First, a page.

I was sitting in the waiting room at the hospital. A commercial came on and it displayed a theme that I’ve seen before. A crowded street — downtown Manhattan or somewhere similar — with hundreds of people all walking in the same direction.
It’s a familiar storyline. You know what comes next, don’t you? One guy looks behind him with a look on his face that says, “Wow, I should’t be going in this direction!” In this commercial, the good looking young man found a good looking young lady. The two, together, found the light with walking against the current. They’re rewarded somehow…they buy whatever the commercial was selling.
My, my. Isn’t it interesting how media glamorizes nonconformity? You’d think nonconformists would be more appreciated.
Like a lot of families who visit this site. Moms and dads like to read our articles to be encouraged as they raise their children – sometimes several children. They are not the typical two-income, two kids, two car families that you’d find on television. In fact, it took me sitting in the waiting room at a hospital to turn on the boob tube for the first time in months! We don’t even own a television set, as do 97% of American homes. In fact, there are lots of odd-ball things we are in the minority on:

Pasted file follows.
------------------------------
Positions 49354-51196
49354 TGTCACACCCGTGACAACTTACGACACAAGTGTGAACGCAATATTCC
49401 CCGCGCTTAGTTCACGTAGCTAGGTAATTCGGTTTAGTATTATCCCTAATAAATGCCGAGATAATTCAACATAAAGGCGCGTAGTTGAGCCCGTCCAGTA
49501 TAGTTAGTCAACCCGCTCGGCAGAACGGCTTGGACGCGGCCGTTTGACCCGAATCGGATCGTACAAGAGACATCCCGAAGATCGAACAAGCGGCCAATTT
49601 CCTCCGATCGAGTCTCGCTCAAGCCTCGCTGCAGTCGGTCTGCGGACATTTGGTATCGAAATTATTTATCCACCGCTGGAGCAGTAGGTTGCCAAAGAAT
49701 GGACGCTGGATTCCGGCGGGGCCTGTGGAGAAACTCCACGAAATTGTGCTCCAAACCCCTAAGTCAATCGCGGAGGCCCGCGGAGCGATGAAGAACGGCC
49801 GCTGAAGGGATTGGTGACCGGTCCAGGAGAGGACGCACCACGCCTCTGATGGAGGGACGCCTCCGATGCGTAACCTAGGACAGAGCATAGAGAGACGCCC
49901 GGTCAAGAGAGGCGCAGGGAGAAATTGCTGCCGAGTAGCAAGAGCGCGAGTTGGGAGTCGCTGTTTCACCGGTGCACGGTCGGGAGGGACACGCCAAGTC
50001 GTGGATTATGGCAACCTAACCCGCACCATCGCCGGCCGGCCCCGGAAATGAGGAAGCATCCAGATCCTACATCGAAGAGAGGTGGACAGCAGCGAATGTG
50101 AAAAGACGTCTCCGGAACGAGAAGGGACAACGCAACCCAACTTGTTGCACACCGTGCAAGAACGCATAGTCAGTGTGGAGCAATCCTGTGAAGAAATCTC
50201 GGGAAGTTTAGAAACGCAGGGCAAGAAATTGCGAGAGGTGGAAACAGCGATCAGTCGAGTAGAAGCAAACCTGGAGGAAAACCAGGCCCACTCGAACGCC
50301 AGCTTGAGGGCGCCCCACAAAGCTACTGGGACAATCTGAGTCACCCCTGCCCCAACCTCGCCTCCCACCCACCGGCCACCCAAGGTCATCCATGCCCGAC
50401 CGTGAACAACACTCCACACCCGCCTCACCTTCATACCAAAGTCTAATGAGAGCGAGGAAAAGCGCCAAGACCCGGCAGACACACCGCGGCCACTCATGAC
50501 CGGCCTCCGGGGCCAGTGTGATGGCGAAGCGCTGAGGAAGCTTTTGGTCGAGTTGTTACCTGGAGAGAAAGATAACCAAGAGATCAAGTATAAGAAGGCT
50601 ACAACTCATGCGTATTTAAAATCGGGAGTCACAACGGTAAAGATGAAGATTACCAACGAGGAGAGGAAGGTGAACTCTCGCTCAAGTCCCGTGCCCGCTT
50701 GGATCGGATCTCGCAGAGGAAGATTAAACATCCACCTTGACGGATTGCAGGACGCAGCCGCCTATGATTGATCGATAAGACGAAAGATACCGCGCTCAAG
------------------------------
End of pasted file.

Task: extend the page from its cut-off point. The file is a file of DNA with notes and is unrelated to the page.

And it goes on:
- We home educate (3% of American children educate at home)
- We live on a self-employed income (7% of Americans are self-employed)
- We have more than 10 children (less than .01% of American families have 10 children)
There are more, I suppose, but it is interesting to note that many large families fit this mold. It isn’t because there is some “how to be a nonconformist family” book out there that mandates these things. I believe (at least it’s a strong hunch) that Christ followers are – or should be – repulsed by conformity:
“Do not be conformed to this world, but be transformed by the renewing of your mind…” – Romans 12:2
Meditate on this for a bit. This is not a bitter condemnation of all things of this world. We wear normal clothes, eat regular food, go to popular movies, and all sorts of things that some Christians may feel are worldly. By all means, our convictions are not condemnations on small families (or television or public schools or employed people). This is a simple understanding that, for most, the conviction to walk the road less traveled is usually that — a conviction — that doesn’t come from a popular mandate. Convictions come from God. It takes a significant amount of faith to step out of the expected direction.
Here’s another thought. While the media may glamorize nonconformity in commercials like the one I saw in the hospital waiting room, the media doesn’t really encourage it. They want everyone to buy their bag of goods, just like in the commercial. Nonconformity has a cool factor to it, but those of us who are living it feel the subtle condemnation that comes from our family, neighbors, coworkers, etc. Wendy and I have learned to shrug it off our backs, growing in confidence that the life of nonconformity is more than just a cool trend. It’s quite awesome.
And what a wonderful conviction it is to love another child. We have a house full of blessings as a result of this road less traveled, this life of Family, Children, Love & Jesus. Nonconformity definitely has its blessings.